The Scope of Psychoanalysis, 1921-1961: Selected Papers

By Franz Alexander | Go to book overview

Unexplored Areas in Psychoanalytic Theory and Treatment--Part II
1958

Treatment

In recent years there is increasing awareness of the fact that the therapeutic process, the main source of all our dynamic knowledge of personality, has not yet been adequately observed in its totality. Hence we do not yet understand precisely the psychodynamics of the treatment procedure. To understand a process, it must be observed. This simple dogma which is the credo of science in the last 300 years has sufficiently proved its validity. It appears, indeed, a banal statement, and yet physics began as a science with the actual systematic observation of motion. Before Galileo, philosophers such as Parmenides, Heraklites and Aristotle talked about stability, motion and change, but never subjected to a methodical observation the things of which they were talking. The same is true for anatomy, which began when the dissection of the human body replaced idle speculations about its construction. And what is for us of greatest interest, the knowledge of personality, began with the banal, yet most significant, historical fact that Freud decided to listen patiently to his patients' complaints, something which strangely enough never was done before in a methodical fashion. All this shows that people seem to have a deep aversion to observe the phenomena they are curious about; they prefer to speculate, or what is worse, to talk about them.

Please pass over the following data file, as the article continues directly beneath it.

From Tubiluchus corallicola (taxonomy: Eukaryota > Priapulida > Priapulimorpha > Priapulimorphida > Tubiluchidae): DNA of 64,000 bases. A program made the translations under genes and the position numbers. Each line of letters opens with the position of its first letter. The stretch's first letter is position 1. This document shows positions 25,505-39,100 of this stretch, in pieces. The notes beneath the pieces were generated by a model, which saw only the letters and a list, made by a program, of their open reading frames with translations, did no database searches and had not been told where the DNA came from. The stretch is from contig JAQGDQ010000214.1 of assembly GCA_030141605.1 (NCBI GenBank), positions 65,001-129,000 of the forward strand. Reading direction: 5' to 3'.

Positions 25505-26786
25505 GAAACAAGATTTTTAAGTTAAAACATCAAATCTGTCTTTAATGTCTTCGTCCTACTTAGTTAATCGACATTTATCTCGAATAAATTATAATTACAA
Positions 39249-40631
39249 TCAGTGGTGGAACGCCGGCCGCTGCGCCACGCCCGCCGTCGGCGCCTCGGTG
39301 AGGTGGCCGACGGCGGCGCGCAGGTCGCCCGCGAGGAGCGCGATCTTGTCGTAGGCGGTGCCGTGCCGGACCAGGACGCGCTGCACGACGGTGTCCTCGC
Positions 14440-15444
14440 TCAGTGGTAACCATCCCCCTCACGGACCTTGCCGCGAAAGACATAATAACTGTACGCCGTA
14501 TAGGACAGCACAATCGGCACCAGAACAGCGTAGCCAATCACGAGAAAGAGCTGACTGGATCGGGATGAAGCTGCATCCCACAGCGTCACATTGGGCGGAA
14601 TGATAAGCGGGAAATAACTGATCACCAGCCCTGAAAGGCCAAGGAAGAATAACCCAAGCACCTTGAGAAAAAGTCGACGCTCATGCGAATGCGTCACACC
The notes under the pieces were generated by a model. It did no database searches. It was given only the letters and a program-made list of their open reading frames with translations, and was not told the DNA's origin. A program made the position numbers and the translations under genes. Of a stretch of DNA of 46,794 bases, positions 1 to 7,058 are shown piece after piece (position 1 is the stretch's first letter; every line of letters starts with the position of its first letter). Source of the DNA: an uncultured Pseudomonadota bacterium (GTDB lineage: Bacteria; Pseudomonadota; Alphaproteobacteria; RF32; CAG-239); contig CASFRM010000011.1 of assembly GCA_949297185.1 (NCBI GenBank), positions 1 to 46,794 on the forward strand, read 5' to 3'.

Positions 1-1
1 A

One cannot, however, accuse psychoanalysts of neglecting observation. True, we too talk a great deal about things we did not observe directly--instincts, for example--but certainly the theory of the therapeutic process is based on a most extensive accumulation of observational data. We never really observed, however, the therapeutic process itself in its entirety. We have observed the patient over and over

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